- Knowledge and Understanding of the World: Talk about why you must hold hands when walking by the road, and why you look for cars before crossing the road; when you arrive at the park, ask your little one to recount your journey, the landmarks that you passed and the route you took
- Physical Development: Let them run around and play on swings, climbing frames and the other outdoor toys; if there aren't any, make up a simple chasing game
- Creative Development: Have them play make-believe in the park, perhaps they can be an ice-cream vendor doling out ice-creams to the children, or perhaps they can be a fire-fighter rescuing people from the climbing frame?!
(3) Make-Believe Restaurant
Set up a restaurant with your little one(s), pretend you have a nice restaurant, beautiful tables, and lots of customers. Pretend to make and serve food, and let's see how we can fit it to those areas of learninf and development once more:-
- Personal, Social and Emotional Development: Have your little one greet the restaurant customers and show them to their tables; show how they can act politely to their guests
- Communication, Language and Literacy: Have your little one recite the menu to each customer and ask what they would like to eat - see how many orders they can make up and remember!
- Problem Solving, Reasoning and Numeracy: Count how many meals need to be prepared; ask how they might entertain the customers while their dinner is being cooked?!
- Knowledge and Understanding of the World: Describe how different foods originate from different countries; have your chef name their favourite foods and describe where those foods come from. You may be surprised at how many international influences they have been exposed to already!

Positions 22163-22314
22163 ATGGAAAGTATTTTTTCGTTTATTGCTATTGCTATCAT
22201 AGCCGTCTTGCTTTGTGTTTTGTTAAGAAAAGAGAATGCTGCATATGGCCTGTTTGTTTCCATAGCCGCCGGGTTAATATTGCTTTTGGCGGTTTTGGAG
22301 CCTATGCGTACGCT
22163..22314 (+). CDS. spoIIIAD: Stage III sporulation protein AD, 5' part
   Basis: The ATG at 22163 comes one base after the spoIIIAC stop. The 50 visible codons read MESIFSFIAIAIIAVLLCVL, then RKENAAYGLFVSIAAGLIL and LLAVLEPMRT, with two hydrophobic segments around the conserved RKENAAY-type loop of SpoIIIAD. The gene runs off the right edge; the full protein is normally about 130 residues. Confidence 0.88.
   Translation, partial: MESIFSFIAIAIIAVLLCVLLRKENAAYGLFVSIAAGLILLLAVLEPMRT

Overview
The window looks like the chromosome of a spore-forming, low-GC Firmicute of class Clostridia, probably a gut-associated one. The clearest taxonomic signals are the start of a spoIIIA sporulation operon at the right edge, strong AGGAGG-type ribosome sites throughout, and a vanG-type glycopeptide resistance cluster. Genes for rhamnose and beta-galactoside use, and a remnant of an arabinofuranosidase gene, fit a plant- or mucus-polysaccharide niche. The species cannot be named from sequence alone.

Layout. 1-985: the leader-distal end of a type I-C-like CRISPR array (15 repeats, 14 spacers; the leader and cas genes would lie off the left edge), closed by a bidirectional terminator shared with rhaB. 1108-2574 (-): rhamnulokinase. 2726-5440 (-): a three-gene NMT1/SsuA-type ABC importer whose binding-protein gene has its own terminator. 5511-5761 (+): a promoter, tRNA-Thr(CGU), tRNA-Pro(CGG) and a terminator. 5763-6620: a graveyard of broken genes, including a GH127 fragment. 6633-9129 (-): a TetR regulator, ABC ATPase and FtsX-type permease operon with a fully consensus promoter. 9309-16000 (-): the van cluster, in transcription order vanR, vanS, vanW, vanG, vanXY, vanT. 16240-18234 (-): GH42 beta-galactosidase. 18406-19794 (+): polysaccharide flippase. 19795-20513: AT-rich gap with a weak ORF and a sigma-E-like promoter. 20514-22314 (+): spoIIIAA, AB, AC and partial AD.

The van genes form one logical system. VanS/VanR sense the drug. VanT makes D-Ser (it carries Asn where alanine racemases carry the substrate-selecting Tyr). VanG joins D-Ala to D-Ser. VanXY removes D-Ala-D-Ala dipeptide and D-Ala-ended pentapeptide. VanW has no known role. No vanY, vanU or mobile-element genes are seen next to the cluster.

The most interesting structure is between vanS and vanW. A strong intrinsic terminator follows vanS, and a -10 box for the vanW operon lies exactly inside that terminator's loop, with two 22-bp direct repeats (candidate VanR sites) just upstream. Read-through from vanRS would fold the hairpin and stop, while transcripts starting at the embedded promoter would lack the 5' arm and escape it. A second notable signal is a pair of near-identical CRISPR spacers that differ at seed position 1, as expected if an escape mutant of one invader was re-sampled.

- Physical Development: Give your little one a large hardback book to use as a tray. Have them hold it on top of their hand and balance some toy food or other small items on it. Have them walk around the room keeping the items balanced; add more and more items to the tray
- Creative Development: Have your little one go to their make-believe kitchen and make up the food orders. Tell them what they must do and have them act it out: wash the vegetables, cut the onions, peel the potatoes, place the ingredients in a big pan on the stove and stir; dish the food onto plates and serve the customers!
All of the activities we present in ToucanLearn are tagged with the key areas of learning and development they support, we flag the specific focus areas within each area that they compliment. However, with just a little bit of imagination, you can expand any activity to cover almost any of the areas of learning and development.
Why don't you decide on a theme to pursue each week? It might be counting, shapes, colours, animals, countries or anything else. Choose a theme, and adjust each activity you undertake to fit in with the theme. It's easier than you might think, and you'll have a lot of fun together at the same time!